Tuesday, 28 May 2013

Thayil: Narcopolis



Jeet Thayil (2012) Narcopolis Penguin Press, New York; 304 pp.; ISBN 978-1-59420330-5

Dom records his recollections and dreams as he drifts on a cloud of opium each night, back in the city of Bombay (he eschews the modern name Mumbai) which is home but increasingly unfamiliar to him. His story is told in four parts, roughly in time sequence, but in the narcotic haze time often folds in on itself, and people – the dead ones and the living – constantly intermingle.

He introduces us to the city and some of the characters in his life. He had been living in New York but after being arrested for buying drugs was sent back to India. In Bombay he becomes a regular at Rashid’s, located in a narrow street that houses brothels and opium dens. He meets Dimple, a transsexual prostitute who gradually works herself out of the brothel where she was sold as a young child and into Rashid’s opium den. She has a way with customers and Rashid is fond of her – to the dismay of his two wives.

A local artist, Newton Xavier, has been successful as an enfant terrible in England and returns to the city for a tour. Dom attends his lecture. Xavier is old and lonely, perpetually drunk or drugged off his face, and his view of the city is scornful. Dom takes him to Rashid’s where the two of them smoke a pipe and Xavier has sex with Dimple. She sees he is full of hatred and anger and we wonder why he is here at all. What happened to that glittering career?

The second section changes register and focuses on Mr Lee, a Chinese refugee who was born in Canton and grew up under Communism. His father wrote satirical novels and was eventually hounded by the Party, while his mother was a fervent devotee of the revolution. Later in life Mr Lee is an army officer but as the Cultural Revolution takes hold and the Red Guards turn on the old guard, he flees across Burma and into India. Bombay is the only place he can find solace – on the waterfront, in opium, and with Dimple. He is much older than her and plays a fatherly role. As he nears death he asks Dimple to make a promise about his mortal remains, something that will haunt her to the very end.

In the third part we return to the street where Rashid’s is located, but see that society is rapidly changing. Opium is old hat and people are increasingly shifting to heroin, kindly trafficked from Pakistan despite that country’s ostensible antagonism towards India (elites do it differently). Dimple switches to heroin but knows it is not doing her good. There are communal riots and often drugs are easier to get than basic necessities. At one point Dimple rescues Rashid’s young son Jamal from an angry Hindu mob – something for which Jamal will always be grateful. A new drug called Chemical hits the streets, the kick courtesy of a dose of strychnine. Dimple follows the fashion but you can sense her life is ebbing away. Dom flees the city, having the luxury of money and a good education, but the others do not have a choice.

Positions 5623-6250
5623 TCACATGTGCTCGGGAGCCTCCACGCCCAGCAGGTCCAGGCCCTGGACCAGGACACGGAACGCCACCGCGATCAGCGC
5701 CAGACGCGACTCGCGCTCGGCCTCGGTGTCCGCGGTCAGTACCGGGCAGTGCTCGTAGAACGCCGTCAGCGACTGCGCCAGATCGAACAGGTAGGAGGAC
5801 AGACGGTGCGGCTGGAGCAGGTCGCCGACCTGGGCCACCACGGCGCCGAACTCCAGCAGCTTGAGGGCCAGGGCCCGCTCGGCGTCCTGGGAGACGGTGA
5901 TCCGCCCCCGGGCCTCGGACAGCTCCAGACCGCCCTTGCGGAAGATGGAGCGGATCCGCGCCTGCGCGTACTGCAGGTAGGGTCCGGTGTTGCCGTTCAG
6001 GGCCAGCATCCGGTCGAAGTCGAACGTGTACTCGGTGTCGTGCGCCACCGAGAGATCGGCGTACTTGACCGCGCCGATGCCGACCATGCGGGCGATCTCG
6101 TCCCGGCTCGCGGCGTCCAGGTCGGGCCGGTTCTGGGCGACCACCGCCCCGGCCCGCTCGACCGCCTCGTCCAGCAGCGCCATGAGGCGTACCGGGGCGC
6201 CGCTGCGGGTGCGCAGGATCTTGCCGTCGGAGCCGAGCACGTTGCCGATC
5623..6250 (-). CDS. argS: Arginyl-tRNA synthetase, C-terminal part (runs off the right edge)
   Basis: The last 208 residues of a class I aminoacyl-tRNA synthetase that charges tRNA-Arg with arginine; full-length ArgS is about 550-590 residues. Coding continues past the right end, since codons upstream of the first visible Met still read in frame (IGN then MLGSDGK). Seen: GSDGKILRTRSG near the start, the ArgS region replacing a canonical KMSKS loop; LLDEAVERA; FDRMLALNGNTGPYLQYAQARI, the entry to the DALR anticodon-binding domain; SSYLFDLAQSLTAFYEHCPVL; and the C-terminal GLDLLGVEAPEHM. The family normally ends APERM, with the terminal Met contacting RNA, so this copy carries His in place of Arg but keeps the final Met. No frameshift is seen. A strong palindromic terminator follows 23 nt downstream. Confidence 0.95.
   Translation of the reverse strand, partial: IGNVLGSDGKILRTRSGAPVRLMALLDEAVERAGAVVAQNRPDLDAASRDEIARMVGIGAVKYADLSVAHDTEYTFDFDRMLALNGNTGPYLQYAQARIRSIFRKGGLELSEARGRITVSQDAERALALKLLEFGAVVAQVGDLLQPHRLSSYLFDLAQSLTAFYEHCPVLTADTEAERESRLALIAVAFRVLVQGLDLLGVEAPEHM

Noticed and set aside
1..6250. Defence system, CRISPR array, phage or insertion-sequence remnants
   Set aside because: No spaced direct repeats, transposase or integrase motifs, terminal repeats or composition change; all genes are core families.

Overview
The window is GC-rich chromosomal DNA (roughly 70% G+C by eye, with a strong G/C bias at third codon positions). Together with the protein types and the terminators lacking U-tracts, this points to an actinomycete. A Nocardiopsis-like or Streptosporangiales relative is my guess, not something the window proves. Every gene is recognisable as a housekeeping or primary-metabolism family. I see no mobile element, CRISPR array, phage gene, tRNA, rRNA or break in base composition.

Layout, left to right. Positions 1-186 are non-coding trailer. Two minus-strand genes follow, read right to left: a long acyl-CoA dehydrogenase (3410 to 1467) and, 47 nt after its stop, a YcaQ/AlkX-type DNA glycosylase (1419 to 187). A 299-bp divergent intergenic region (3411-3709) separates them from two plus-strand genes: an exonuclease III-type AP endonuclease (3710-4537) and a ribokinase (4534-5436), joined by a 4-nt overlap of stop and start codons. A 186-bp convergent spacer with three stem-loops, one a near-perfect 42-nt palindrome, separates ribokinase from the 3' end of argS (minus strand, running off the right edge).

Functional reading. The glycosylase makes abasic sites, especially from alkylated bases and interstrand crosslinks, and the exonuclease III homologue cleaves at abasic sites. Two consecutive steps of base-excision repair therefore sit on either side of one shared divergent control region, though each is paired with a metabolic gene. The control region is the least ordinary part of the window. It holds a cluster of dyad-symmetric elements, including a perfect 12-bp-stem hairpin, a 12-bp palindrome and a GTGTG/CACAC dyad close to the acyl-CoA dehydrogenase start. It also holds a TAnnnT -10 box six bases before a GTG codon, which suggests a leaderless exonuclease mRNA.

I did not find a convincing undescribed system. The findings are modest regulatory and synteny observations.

In the final act, Dom returns several years later. The old street has been gentrified with shops, offices and fast food outlets. Rashid’s son Jamal runs an office where his father’s business used to be and Dom visits the old man upstairs. Dimple is dead, as are others from Dom’s earlier period. Rashid is now a pious, sad man who spends his days in a chair, staring from the window and mouthing silent words to Dimple’s ghostly presence.

The old brothel keepers and drug sellers in the street were all Muslim but were conscious that they had strayed from their faith. Jamal is a new breed. Clean cut and well dressed, he likes to vaunt his piety and orthodoxy. He is also dealing drugs, but justifies it on the basis that he is only selling to non-Muslims so is not straying in the way his father’s generation did.

Through this dense urban saga, the city of Bombay pulsates relentlessly – a ‘large accumulation of small defects’ as one character describes it. The world that Dom observes is that of the poor and dispossessed. All the main characters are bereft of love and have experienced deep loss, though the details of Dom’s own history remain obscure. Those who give themselves over to drugs are lonely and have few options in life. When Dimple tries rehab, she tells her counsellor that she enjoys drug taking: it gives her life routine and is an antidote to loneliness. Like nothing else in her life, it makes her feel safe. All around her the world churns: the city and its people are mercenary, cruel, squalid and stink to high heaven. It pulverises all those who cannot rise above it.

Opium-drenched visions are usually thought of as cool and detached, the pale blue smoke colouring what you see, but here the descriptions of life in Bombay are raunchy and ripe, physical and claustrophobic, full of vivid colours and sensations. Life seethes on the page and you are carried along, unable to escape and often nauseated by the threatening grip of the city on your throat, your brain and your groin. There are occasional glimpses of escape – lantern-lit ships on a watery horizon, the ghost of an ancient Chinese mariner come to offer a way out – but in the end all dissolve before your eyes.

Jeet Thayil’s debut novel is not for those timid about life in all its earthiness, but it is a wonderfully crafted journey into the maze of a dangerously beguiling city.

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